THE event for plastic kit enthusiasts. Three massive halls, plus lectures, plus a competition room plus a Bring & Buy. This is a huge event but despite this, as we walked from the station to the Telford International Centre, we passed 3 people heading the other way clutching bags of kits.
This was 45 minutes after the exhibition had opened.
Entering the hall, our first stop was to bag a very early lunch of the messiest pork bap ever. Pork, stuffing and apple sauce was very yummy and conveniently filling but didn't half get everywhere. You are supposed to wash your hands before eating, not afterwards...
Anyway, into the halls, the plan was to go to the furthest one and work back. This nearly worked except I was distracted by a collection of Si-Fi models including Marvin from The Hitchhikers Guide to the Galaxy TV series, a Dalek, ORAC and Liberator from Blakes 7 and several other very good things. I don't like having my picture taken but the chance to be snapped beside Marvin was too good to pass up.
Next, we headed off to the far side only to find two helicopters, some US troops and three more Daleks. As you do.
After this, we worked back through the displays and trade stands. This really is an international event with exhibitors coming from as far away as Canada. Most of Europe was well represented and these guys seemed to have plenty of space left in their cars, or at least they did when they arrived but that was all going to be filled with boxes of plastic parts. Well, you can't go to a show without buying something can you? And if that show if hundreds of miles away, you need to buy more to remember the trip by.
If the origins of the exhibitors didn't interest you, the special interest groups (SIGS) would. Every topic under the sun seems to have a group of people who are fascinated by it and reproduce it in miniature. Movies? Check. Sports cars? Check. South American airlines? Check.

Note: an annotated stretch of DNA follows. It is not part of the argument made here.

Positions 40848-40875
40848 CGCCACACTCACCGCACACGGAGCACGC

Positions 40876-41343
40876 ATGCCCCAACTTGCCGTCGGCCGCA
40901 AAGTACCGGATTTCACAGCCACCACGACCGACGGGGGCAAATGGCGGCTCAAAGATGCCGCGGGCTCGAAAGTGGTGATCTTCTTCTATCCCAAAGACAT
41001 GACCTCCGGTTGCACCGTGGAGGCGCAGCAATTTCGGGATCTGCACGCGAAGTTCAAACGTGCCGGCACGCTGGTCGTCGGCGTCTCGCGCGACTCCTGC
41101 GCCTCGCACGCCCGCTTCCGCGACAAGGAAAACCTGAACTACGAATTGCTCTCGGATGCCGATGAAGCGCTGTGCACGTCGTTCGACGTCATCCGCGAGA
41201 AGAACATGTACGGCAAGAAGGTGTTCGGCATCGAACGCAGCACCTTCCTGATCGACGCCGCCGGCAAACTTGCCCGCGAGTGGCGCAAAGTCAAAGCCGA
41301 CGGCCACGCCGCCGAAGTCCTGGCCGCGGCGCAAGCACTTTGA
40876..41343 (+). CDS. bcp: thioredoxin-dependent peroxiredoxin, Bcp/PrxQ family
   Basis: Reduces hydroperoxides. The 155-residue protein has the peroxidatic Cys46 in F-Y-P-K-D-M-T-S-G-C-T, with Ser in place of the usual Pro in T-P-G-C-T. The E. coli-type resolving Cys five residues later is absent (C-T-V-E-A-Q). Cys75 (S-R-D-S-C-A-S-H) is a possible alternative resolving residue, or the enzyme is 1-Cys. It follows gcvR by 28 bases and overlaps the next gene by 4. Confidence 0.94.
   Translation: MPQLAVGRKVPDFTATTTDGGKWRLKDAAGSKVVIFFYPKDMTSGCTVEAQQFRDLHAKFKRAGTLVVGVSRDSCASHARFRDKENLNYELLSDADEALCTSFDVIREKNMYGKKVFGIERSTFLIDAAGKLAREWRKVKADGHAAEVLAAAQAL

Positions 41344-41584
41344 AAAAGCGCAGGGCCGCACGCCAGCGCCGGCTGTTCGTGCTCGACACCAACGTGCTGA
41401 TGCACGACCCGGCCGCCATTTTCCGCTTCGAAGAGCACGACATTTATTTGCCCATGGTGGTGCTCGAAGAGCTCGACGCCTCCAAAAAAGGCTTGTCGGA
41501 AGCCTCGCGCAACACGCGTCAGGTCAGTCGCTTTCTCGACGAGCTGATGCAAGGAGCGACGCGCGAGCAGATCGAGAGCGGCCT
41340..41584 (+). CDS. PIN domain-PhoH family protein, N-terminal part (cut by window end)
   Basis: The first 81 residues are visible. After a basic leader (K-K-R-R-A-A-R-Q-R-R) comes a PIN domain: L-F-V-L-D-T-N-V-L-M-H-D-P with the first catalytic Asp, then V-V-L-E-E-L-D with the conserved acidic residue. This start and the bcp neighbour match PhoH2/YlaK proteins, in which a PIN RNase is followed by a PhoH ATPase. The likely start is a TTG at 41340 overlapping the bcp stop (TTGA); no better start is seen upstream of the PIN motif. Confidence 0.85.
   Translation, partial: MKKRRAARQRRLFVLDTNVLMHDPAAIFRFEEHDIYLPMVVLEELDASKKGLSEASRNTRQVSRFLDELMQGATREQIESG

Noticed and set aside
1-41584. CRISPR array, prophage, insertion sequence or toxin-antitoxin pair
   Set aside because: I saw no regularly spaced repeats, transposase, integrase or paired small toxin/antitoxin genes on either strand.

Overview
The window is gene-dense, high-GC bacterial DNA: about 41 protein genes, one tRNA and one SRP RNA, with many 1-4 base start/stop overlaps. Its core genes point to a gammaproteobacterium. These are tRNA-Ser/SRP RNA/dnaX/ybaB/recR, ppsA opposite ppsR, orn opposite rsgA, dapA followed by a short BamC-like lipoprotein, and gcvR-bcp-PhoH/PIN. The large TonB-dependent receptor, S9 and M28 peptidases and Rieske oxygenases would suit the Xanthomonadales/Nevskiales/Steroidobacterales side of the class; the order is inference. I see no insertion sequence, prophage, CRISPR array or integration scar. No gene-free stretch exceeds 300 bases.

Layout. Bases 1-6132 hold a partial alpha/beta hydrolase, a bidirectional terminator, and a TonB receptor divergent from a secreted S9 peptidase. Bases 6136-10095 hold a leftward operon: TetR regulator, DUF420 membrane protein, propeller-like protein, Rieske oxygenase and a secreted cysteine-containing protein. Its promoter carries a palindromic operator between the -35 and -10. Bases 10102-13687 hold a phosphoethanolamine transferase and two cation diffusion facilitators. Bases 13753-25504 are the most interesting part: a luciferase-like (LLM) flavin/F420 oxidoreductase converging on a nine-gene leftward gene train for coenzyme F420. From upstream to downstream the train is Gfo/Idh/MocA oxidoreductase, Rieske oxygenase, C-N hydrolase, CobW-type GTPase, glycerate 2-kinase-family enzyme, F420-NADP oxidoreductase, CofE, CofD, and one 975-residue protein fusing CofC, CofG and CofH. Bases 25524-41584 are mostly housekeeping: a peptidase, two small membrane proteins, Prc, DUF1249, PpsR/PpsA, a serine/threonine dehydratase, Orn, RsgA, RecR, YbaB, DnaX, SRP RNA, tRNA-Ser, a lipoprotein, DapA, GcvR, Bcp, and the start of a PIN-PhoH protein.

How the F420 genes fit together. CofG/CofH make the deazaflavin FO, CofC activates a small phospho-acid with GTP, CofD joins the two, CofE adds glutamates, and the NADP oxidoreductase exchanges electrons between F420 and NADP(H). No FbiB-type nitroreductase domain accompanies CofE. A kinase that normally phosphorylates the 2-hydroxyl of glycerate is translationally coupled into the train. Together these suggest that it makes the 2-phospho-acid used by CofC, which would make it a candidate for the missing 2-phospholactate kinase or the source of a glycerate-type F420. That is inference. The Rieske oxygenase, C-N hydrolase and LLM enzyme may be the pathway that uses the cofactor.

Trade was excellent. There are many plastic kit dealers who buy up collections of unbuilt kits (who has any of those...) and then re-sell than at very reasonable prices. The stands were tall and enclosed and full of wondrous boxes, many for less than a fiver.
You could also find, at the other end of the price scale, some specialists would sell very short run kits for obscure subjects or ones done is such detail that very few people would be up to the job of assembly. A 1/32nd PBY aircraft with the most incredible interior detail fitted the bill here. I didn't ask the price, just marvelled at the intricate detail.
Talking of detail, there was even one stand that just sold scale bolts and rivets. He had an awful lot of different types too. I didn't count them though.
So, we got in at 11:15 and left 5 hours later. Realistically, 2 halls were well explored. The third less so. Tiredness and plastic fatigue set in. A 2 day pass wouldn't be a bad idea in future although I don't fancy commuting to Telford or staying in a local hotel. That would eat into the budget for models.
Which brings me back to the people we saw at the start. How can you knock off a show like that in half an hour? Why would you go in, paying a tenner for the privilege, just to pick up a bag of pre-ordered kits? Add in the cost of travel and you would be much better off paying postage. If you aren't going to look around that is.
Me? Well, although I don't need any more kits and kept repeating that mantra, I came away with a few. Specifically an Airfix hovercraft (missing a few tiny parts but an absolute bargain), Moon base Alpha (Space 1999), 3-in-1 Ford pickup (My Dad built these as a youth and has a display full so I fancy a go) and an egg-plane. No railway or boat items you note. Well, when you build toy trains all day, a change is as good as a rest.
I used a lot of digital film on this show. There were so many cracking models to photograph and I did no more than scratch the surface. Anyway the results are on Flickr for your entertainment.